Clay gives the Bills the explosive middle-of-the-field threat they've missed desperately at the "Y" position. The fifth-year pro has emerged as one of the premier pass-catching tight ends, notching 127 receptions over the past two seasons -- sixth-most among tight ends during that span. As an athletic playmaker with speed and quickness, Clay is a versatile weapon capable of working the seams on vertical routes or attacking the flats as a hybrid H-back out of the backfield. He also shows solid skills as an in-line blocker in the running game, making him a solid threat as a three-down player.
The play depicted below, from the Miami Dolphins' Week 7 win over the Chicago Bears, serves as an example of Clay's prowess as a vertical receiver. Clay is positioned at tight end in Miami's dubs formation. He will run a corner behind a post-route by the outside receiver. Clay delays slightly before getting into his route, which allows the receiver to clear the zone. With the cornerback occupied by the post, Clay works into an open void near the front pylon and hauls in an easy reception for a TD. (TO VIEW THE PLAY, SCROLL LEFT TO RIGHT ON THE IMAGE BELOW):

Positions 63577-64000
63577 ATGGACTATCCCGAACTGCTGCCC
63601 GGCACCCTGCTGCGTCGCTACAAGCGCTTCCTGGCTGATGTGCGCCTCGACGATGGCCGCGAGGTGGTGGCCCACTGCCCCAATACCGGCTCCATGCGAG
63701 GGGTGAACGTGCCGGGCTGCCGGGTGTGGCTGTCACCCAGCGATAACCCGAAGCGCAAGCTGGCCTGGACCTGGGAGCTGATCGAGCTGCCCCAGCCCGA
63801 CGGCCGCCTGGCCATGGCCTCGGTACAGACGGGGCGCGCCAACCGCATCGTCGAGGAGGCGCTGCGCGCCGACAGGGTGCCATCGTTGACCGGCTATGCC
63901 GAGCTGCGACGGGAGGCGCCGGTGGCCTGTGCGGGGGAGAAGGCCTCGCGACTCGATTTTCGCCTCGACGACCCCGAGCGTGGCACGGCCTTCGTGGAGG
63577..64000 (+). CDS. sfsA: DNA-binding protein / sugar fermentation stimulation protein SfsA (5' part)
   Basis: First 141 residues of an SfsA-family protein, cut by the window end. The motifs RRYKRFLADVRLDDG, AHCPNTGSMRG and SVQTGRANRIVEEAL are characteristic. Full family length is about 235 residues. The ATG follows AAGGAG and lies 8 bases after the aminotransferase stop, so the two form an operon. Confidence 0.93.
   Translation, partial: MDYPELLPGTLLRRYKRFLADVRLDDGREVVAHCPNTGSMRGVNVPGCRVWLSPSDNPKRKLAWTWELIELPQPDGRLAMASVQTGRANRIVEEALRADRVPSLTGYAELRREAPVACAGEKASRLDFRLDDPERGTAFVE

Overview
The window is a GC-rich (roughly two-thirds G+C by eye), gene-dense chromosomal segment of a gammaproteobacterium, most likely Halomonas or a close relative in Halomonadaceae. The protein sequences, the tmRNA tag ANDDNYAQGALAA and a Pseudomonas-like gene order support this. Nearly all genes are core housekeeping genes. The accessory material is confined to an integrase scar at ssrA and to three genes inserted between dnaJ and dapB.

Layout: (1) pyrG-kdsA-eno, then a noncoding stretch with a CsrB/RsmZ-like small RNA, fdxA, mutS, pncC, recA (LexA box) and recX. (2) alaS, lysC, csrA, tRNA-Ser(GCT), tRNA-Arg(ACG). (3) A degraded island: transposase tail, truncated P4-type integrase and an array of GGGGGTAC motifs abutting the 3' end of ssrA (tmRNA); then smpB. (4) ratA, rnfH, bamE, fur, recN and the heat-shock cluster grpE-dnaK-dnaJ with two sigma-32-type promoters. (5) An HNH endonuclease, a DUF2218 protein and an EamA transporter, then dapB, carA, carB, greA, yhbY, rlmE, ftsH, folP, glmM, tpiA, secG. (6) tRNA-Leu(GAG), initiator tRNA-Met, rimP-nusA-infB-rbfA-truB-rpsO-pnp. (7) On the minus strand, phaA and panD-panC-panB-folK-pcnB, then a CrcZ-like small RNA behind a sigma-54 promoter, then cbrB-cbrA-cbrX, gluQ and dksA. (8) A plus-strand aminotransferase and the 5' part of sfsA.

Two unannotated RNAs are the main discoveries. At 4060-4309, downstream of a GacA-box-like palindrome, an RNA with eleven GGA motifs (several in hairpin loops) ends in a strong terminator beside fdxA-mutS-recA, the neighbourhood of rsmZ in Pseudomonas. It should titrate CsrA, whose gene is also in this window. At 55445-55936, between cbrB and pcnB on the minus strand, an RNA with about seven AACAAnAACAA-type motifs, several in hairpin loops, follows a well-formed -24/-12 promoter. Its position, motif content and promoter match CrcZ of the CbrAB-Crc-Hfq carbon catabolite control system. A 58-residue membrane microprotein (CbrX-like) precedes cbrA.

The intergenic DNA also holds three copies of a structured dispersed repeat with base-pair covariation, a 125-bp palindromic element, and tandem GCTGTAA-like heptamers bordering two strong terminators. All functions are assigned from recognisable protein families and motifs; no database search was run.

Harvin is the X-factor in the passing game. He is an exceptional catch-and-run specialist capable of delivering big plays on screens, short crossers and option routes. He also adds a vertical dimension to the corps with his ability to blow past defenders on a variety of deep routes from the slot. With Harvin's big-play ability attracting the attention of defensive coordinators, his mere presence should open up the field for the rest of the Bills' talented cast of playmakers.
Of course, quarterback play will ultimately determine the degree to which the outside world respects Buffalo's receiving corps. But opposing coaches are doubtless in for many sleepless nights when it comes to stopping this dangerous quartet of pass catchers.
3) Roman will help the Bills' starting quarterback thrive in 2015.
Quarterback has been routinely cited as the Bills' biggest weakness heading into 2015, with critics questioning whether EJ Manuel, Matt Cassel or Tyrod Taylor can capably lead this offense, regardless of how much talent is stocked on the perimeter. The questions are certainly deserved, but I believe Roman's experience with a similar situation in San Francisco could help him get the offense to hit the ground running behind a "game manager" at the position.